Work Hacks Wednesday: Learning to Structure – A Series

When I started out reading AVC, a daily blog by venture capitalist Fred Wilson, I used to be critical about typos. There was typically one every post and I used to point them out in the comments once a while. Those were the days when I only blogged ‘long form’ occasionally. Now that I do a ‘long form’ post a day, I have all sympathy for typos. I think I have one a day, too! You’ve got to feel the pain.. :-)

The idea of structuring topics by days of the week (Eg: Work Hacks Wednesday) also comes from the structure I see him adopt. He does MBA Mondays and Fun/Feature Fridays. I can see the benefit. It helps simplify blogging every day. And now, for the first time, I’m copying another Fred Wilson feature – a series! And funnily, it was because I was wondering how I would cover the very useful topic of ‘structuring’ in a post. And, of course, the series idea made perfect sense..

How does this relate to structuring? Structuring, in my mind, is breaking things down to digestible/comprehensible chunks to help ourselves and others understand the situation at hand and what we/they need to do.

So, structuring in the case of an ambiguous thing like daily blogging is adding bits of consistency like a work hack every Wednesday or an interview every fortnight. That sounds an awful lot like organization, of course but it isn’t. Structuring is a lot more than just organization. It’s an approach, a way of thought that translates into what we do. And most importantly, it is one that can be learnt.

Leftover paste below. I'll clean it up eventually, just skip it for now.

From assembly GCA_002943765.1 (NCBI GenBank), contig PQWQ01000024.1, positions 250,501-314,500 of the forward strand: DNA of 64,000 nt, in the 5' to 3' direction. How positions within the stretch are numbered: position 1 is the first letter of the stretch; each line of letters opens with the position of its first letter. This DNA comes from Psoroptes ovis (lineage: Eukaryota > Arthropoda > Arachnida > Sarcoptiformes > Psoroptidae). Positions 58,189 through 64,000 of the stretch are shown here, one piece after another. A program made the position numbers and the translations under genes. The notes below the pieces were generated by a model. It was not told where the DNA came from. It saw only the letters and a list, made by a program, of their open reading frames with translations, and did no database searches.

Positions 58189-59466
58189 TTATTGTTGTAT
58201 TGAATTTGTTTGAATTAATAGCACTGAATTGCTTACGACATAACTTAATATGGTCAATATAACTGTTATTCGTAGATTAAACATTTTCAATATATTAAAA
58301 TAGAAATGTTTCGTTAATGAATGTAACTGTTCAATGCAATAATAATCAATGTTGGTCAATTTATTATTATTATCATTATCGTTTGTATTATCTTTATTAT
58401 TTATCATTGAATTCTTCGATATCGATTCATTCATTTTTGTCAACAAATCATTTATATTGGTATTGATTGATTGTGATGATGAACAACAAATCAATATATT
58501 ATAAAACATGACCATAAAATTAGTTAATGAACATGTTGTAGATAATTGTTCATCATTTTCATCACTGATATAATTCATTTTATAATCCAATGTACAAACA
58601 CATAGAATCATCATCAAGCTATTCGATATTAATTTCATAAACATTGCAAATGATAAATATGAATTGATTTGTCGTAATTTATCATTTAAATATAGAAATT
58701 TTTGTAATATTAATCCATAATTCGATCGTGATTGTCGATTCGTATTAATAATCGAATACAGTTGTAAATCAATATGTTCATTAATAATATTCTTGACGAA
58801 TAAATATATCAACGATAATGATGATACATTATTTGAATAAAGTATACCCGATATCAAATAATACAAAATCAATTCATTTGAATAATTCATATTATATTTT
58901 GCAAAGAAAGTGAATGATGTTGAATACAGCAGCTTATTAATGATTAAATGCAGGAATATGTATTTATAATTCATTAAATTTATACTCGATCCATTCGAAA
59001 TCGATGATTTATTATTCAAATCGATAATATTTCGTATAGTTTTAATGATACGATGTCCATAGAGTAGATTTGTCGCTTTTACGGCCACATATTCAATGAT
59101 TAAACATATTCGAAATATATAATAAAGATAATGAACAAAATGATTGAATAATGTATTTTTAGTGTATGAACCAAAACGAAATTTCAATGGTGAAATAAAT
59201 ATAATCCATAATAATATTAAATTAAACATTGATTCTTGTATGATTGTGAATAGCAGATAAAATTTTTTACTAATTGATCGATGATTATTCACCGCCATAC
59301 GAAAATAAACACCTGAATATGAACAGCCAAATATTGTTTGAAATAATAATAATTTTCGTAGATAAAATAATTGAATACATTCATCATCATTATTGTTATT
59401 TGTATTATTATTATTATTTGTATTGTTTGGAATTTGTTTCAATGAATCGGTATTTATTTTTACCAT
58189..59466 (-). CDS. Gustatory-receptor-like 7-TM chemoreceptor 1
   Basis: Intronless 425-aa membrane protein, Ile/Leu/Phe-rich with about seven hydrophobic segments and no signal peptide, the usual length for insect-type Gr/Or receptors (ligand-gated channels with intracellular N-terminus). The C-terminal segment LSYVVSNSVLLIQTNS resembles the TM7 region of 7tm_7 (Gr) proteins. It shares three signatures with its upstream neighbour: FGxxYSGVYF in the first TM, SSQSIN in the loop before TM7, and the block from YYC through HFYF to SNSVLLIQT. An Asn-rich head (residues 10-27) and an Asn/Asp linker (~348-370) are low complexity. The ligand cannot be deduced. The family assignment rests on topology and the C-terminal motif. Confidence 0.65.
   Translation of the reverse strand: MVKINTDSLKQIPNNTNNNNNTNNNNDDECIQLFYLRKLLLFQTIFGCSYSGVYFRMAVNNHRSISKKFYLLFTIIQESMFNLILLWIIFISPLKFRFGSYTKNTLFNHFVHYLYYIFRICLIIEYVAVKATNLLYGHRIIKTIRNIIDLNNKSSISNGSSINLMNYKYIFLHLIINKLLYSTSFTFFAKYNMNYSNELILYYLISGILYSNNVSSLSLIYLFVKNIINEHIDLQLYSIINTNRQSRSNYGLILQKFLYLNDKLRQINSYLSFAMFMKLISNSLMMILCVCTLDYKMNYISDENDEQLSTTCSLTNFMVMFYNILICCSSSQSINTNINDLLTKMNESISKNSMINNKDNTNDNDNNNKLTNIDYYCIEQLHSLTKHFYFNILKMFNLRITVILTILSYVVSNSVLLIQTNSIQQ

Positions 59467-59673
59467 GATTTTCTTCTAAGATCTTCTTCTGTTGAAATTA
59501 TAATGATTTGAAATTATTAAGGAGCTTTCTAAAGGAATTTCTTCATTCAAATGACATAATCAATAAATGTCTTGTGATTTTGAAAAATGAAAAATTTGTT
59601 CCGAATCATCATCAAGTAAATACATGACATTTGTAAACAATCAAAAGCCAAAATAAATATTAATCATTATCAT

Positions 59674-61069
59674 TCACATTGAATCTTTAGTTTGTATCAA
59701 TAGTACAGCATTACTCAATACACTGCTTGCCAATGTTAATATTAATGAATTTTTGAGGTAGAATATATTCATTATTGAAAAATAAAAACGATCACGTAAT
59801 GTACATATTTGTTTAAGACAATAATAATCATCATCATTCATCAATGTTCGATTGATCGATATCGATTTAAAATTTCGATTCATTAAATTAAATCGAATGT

I feel structuring, as a skill, is underrated and is one that should be taught in schools. While we love emphasising people who get things done, getting things done effectively always involves upfront structuring. In essence, it’s operationalizing what Stephen Covey describes as ‘Begin with the end in mind.’

Of course, I’m not claiming to the most structured person around by any means but I’ve learnt a lot over the past few years or so thought I would put down some ideas that help me structure –

1. Verbal Communication
2. Written Communication
3. Presentations
4. Projects
5. Thought

Any other requests/ideas for the series is, of course, welcome.

I am experimenting writing without the traditional image. Thanks to nudges from William and Nishanth and reading this blog post on using images from Google Images, I am contemplating stopping using images altogether. Thoughts on this are much appreciated as well!